Positive selection drives neofunctionalization of the UbiA prenyltransferase gene family

Positive selection drives neofunctionalization of the UbiA prenyltransferase gene family Gene duplication provides the key materials for new genes and novel functions. However, the mechanism underlying functional innovation remains unknown. In this study, we revealed the evolutionary pattern of the prenyltransferases of the UbiA gene family in 15 higher plants. Prenyltransferases of the UbiA gene family are involved in many important biological processes of both primary and secondary metabolism. Based on the phylogenetic relationships of the UbiA genes, seven subfamilies are classified. Confirming this classification, genes within each subfamily are characterized by similar exon numbers, exon lengths and patterns of motif combinations. Similar numbers of UbiA genes are found in different species within each subfamily except for Subfamily I, in which a Phaseoleae-specific expansion is detected in clade I-A. Homologous genes in clade I-A evolve rapidly, exchange sequences frequently and experience positive selection. Genes in clade I-A function as flavonoid prenyltransferase synthesis secondary compounds, while other genes from Subfamily I encode homogentisate phytyltransferase, which plays a role in primary metabolism. Thus, our results suggest that the secondary metabolism genes acquire new functions from those of primary metabolism through gene duplication and neofunctionalization driven by positive selection. http://www.deepdyve.com/assets/images/DeepDyve-Logo-lg.png Plant Molecular Biology Springer Journals

Positive selection drives neofunctionalization of the UbiA prenyltransferase gene family

Loading next page...
 
/lp/springer_journal/positive-selection-drives-neofunctionalization-of-the-ubia-9jfu0KXTRU
Publisher
Springer Netherlands
Copyright
Copyright © 2015 by Springer Science+Business Media Dordrecht
Subject
Life Sciences; Plant Sciences; Biochemistry, general; Plant Pathology
ISSN
0167-4412
eISSN
1573-5028
D.O.I.
10.1007/s11103-015-0285-2
Publisher site
See Article on Publisher Site

Abstract

Gene duplication provides the key materials for new genes and novel functions. However, the mechanism underlying functional innovation remains unknown. In this study, we revealed the evolutionary pattern of the prenyltransferases of the UbiA gene family in 15 higher plants. Prenyltransferases of the UbiA gene family are involved in many important biological processes of both primary and secondary metabolism. Based on the phylogenetic relationships of the UbiA genes, seven subfamilies are classified. Confirming this classification, genes within each subfamily are characterized by similar exon numbers, exon lengths and patterns of motif combinations. Similar numbers of UbiA genes are found in different species within each subfamily except for Subfamily I, in which a Phaseoleae-specific expansion is detected in clade I-A. Homologous genes in clade I-A evolve rapidly, exchange sequences frequently and experience positive selection. Genes in clade I-A function as flavonoid prenyltransferase synthesis secondary compounds, while other genes from Subfamily I encode homogentisate phytyltransferase, which plays a role in primary metabolism. Thus, our results suggest that the secondary metabolism genes acquire new functions from those of primary metabolism through gene duplication and neofunctionalization driven by positive selection.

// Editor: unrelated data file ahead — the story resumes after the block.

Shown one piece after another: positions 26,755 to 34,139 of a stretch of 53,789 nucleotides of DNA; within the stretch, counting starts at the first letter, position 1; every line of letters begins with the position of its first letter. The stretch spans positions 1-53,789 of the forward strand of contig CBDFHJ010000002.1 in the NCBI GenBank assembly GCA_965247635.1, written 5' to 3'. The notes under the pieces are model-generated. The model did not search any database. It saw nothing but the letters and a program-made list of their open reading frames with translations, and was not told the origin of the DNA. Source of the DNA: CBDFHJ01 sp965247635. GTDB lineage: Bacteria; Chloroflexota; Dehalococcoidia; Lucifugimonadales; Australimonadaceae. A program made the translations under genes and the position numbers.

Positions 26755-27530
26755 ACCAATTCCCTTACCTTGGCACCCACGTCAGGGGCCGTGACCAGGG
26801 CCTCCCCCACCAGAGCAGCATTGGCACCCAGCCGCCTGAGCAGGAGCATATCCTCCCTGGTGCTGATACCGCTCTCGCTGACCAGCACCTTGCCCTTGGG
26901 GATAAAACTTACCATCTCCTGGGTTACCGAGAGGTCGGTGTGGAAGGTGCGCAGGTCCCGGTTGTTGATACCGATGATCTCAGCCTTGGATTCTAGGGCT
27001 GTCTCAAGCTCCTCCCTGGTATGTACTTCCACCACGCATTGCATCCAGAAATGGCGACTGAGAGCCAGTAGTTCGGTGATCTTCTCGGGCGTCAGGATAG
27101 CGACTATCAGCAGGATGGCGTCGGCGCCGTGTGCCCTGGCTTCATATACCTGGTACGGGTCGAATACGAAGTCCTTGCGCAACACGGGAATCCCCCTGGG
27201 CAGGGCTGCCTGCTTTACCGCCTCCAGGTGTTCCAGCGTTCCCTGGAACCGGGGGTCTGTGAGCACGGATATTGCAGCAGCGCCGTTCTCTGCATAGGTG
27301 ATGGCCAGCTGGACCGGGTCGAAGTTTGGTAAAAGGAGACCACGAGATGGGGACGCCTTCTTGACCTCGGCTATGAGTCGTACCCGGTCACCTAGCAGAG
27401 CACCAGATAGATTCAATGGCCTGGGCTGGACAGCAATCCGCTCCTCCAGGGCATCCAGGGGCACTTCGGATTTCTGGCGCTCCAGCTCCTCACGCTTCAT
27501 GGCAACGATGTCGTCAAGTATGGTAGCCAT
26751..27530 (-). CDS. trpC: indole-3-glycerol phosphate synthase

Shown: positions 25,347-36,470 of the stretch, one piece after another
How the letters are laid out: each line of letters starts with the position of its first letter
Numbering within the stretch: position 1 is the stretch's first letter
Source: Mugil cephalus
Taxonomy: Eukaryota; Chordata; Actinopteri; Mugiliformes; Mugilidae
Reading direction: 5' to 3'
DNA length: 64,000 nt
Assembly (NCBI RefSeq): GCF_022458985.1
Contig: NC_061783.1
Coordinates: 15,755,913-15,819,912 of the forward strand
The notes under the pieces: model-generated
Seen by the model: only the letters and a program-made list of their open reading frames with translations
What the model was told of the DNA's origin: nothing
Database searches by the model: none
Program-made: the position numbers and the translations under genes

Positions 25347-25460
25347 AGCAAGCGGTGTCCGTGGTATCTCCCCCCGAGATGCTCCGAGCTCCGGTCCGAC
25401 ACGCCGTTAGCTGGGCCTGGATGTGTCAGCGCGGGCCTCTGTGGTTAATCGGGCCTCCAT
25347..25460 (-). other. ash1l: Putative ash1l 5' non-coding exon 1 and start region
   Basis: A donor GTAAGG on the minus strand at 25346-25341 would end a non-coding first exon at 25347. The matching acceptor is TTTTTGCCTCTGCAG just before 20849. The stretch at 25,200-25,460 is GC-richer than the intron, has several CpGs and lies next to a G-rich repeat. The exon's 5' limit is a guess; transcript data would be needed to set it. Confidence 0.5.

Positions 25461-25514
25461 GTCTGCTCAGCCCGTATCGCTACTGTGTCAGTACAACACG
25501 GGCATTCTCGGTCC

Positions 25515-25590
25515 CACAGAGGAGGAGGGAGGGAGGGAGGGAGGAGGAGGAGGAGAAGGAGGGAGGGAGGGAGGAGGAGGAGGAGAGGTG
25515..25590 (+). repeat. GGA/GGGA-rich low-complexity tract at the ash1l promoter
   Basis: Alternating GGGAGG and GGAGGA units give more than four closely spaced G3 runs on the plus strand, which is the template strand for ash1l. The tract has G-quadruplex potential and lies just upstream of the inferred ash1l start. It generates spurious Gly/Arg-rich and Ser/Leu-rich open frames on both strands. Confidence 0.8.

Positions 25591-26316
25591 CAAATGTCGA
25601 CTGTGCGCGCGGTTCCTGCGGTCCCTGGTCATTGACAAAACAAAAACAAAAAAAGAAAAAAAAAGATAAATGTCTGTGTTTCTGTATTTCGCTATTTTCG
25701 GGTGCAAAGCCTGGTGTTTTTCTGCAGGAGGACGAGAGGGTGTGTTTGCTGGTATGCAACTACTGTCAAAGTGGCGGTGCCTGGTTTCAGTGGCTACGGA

Journal

Plant Molecular BiologySpringer Journals

Published: Jan 21, 2015

References

You’re reading a free preview. Subscribe to read the entire article.


DeepDyve is your
personal research library

It’s your single place to instantly
discover and read the research
that matters to you.

Enjoy affordable access to
over 12 million articles from more than
10,000 peer-reviewed journals.

All for just $49/month

Explore the DeepDyve Library

Unlimited reading

Read as many articles as you need. Full articles with original layout, charts and figures. Read online, from anywhere.

Stay up to date

Keep up with your field with Personalized Recommendations and Follow Journals to get automatic updates.

Organize your research

It’s easy to organize your research with our built-in tools.

Your journals are on DeepDyve

Read from thousands of the leading scholarly journals from SpringerNature, Elsevier, Wiley-Blackwell, Oxford University Press and more.

All the latest content is available, no embargo periods.

See the journals in your area

DeepDyve Freelancer

DeepDyve Pro

Price
FREE
$49/month

$360/year
Save searches from Google Scholar, PubMed
Create lists to organize your research
Export lists, citations
Access to DeepDyve database
Abstract access only
Unlimited access to over
18 million full-text articles
Print
20 pages/month
PDF Discount
20% off